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BALLWIN • In an apparent case of biting the hand that feeds, a St. Louis man is accused of pilfering cash from a religious center that had helped him out.

The Islamic Foundation of Greater St. Louis said it had given Brian Belmonte, 34, about $1,400 in assistance to pay rent and utility bills since 2008. He'd told leaders there that he was struggling after a stint in prison. He also caught a sympathetic ear when he asked for a Greyhound bus ticket to attend his father's funeral in New York.

Then, in October, Belmonte visited the adjoining Daar Ul Islam mosque in the 500 block of Weidman Road and asked Imam Minhajuddin Ahmed, a prayer leader there, for a little extra help. Ahmed said he gave Belmonte about $50 out of a $500 petty cash drawer meant for sadqa, charity for the sake of God that typically helps people navigate bumps in the road.

The next morning, Belmonte allegedly broke into Ahmed's office and stole the remaining contents of the drawer. Surveillance video placed him at the scene, office workers said.

Belmonte has been charged with first-degree burglary and stealing under $500. According to a recent arrest warrant, he admitted to the crime.

On Friday, sitting at the same desk that the money was stolen from, Ahmed, 30, shook his head at the case and laughed a little bit. "I am at the point that nothing surprises me anymore," he said.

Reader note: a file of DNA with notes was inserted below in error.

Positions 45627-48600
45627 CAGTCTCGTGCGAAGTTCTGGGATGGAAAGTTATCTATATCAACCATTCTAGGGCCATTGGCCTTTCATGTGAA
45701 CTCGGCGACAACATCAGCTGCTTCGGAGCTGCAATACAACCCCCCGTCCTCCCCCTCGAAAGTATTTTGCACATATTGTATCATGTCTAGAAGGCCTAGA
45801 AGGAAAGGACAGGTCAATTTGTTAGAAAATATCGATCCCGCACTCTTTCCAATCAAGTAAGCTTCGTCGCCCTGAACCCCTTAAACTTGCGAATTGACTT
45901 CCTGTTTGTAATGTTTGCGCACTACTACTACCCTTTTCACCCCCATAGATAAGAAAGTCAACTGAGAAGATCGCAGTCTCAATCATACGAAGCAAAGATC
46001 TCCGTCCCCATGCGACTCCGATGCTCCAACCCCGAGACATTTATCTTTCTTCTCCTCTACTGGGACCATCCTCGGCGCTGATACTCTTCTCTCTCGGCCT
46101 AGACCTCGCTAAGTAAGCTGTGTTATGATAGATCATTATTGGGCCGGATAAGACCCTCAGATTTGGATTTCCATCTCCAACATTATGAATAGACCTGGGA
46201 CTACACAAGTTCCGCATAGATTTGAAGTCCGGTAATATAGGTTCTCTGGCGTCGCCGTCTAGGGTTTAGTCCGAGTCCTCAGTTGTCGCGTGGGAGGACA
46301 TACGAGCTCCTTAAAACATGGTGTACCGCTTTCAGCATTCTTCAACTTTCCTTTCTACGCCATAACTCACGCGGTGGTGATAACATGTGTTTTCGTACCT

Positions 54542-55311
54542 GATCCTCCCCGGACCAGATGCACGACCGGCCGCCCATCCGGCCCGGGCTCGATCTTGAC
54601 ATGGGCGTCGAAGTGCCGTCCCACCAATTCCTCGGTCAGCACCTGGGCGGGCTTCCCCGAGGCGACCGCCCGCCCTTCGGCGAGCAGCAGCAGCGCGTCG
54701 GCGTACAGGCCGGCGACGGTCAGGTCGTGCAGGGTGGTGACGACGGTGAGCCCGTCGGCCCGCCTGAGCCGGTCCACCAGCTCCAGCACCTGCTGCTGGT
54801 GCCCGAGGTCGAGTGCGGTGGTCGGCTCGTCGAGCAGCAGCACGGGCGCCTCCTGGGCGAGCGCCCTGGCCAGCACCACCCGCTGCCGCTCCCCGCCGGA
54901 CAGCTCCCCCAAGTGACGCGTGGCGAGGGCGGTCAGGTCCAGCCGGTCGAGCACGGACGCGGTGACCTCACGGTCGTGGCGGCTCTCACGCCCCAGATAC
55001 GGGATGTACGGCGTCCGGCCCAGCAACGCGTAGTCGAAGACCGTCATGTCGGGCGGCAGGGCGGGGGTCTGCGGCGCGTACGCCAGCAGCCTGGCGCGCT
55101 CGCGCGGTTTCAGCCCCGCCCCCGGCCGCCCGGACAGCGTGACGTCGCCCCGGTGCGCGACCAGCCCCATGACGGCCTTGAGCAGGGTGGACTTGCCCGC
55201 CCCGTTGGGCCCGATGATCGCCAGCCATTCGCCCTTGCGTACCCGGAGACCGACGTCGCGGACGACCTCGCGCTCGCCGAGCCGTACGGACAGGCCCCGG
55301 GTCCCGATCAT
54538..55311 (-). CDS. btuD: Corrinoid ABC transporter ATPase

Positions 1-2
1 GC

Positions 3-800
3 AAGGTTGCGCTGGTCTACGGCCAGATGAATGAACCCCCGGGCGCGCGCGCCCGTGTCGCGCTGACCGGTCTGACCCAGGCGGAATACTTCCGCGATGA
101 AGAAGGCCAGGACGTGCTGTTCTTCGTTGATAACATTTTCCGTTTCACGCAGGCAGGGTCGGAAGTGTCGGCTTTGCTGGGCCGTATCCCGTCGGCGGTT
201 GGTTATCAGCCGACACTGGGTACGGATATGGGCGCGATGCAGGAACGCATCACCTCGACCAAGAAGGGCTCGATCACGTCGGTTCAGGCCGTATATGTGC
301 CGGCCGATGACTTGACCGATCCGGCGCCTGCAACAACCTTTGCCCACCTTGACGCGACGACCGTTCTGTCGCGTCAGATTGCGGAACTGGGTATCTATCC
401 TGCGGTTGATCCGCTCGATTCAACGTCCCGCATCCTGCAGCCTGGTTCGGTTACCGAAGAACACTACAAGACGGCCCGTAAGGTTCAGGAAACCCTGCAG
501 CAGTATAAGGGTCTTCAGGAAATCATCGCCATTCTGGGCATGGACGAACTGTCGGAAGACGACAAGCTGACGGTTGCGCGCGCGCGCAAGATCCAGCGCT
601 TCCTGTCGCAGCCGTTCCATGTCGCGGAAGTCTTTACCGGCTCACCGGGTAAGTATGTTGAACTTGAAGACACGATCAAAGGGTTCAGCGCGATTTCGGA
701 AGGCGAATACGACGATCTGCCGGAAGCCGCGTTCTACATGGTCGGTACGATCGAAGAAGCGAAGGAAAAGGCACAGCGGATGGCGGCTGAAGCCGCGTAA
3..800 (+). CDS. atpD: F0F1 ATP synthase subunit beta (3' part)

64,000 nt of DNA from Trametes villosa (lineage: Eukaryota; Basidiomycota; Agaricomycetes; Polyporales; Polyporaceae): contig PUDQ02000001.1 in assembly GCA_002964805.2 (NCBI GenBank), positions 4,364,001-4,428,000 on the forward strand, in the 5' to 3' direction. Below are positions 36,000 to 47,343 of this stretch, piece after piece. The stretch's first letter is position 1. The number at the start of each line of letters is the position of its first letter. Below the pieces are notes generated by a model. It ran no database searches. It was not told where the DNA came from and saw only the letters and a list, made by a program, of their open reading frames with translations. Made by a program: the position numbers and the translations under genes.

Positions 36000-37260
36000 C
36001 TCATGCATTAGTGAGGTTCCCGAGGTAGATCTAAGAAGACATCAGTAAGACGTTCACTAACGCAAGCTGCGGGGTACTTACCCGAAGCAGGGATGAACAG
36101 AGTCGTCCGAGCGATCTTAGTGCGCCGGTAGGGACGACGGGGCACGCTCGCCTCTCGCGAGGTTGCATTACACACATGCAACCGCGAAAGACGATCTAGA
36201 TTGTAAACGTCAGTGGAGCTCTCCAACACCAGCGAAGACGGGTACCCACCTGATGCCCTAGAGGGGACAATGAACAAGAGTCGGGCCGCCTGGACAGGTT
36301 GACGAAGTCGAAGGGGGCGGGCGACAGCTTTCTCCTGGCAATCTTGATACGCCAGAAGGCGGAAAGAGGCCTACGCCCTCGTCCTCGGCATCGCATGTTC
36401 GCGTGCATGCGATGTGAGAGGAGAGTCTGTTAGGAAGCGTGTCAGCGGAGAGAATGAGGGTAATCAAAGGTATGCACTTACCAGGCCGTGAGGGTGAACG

Like a rabbi, priest or preacher, he often hears street stories of woe.

"I want to go beyond saying 'Stop stealing, fear God and this is a sin,'" Ahmed said. "What is the need that is driving him to take such rash steps?"

Belmonte, who has many aliases, could not be reached for comment. He has been in a St. Joseph, Mo., prison since November for possession of a controlled substance, according to the Missouri Department of Corrections.

"We just wish the best for that guy, that unfortunate soul, and that he gains guidance and repents," Ahmed said.

To do that, to receive complete forgiveness from God in this case, he said the thief would have to feel sincere regret for what happened, give up stealing and resolve never to do it again.

On top of that, he'd need to return what was stolen.

"He doesn't have to announce it by microphone, just come by and give it one day," he said.

The mosque wall has a half-dozen drop boxes to choose from, each for a different cause. Ahmed recommended the one titled: "Sadqa for Needy."

Each donation falls through a chute and, these days, lands in a safe.

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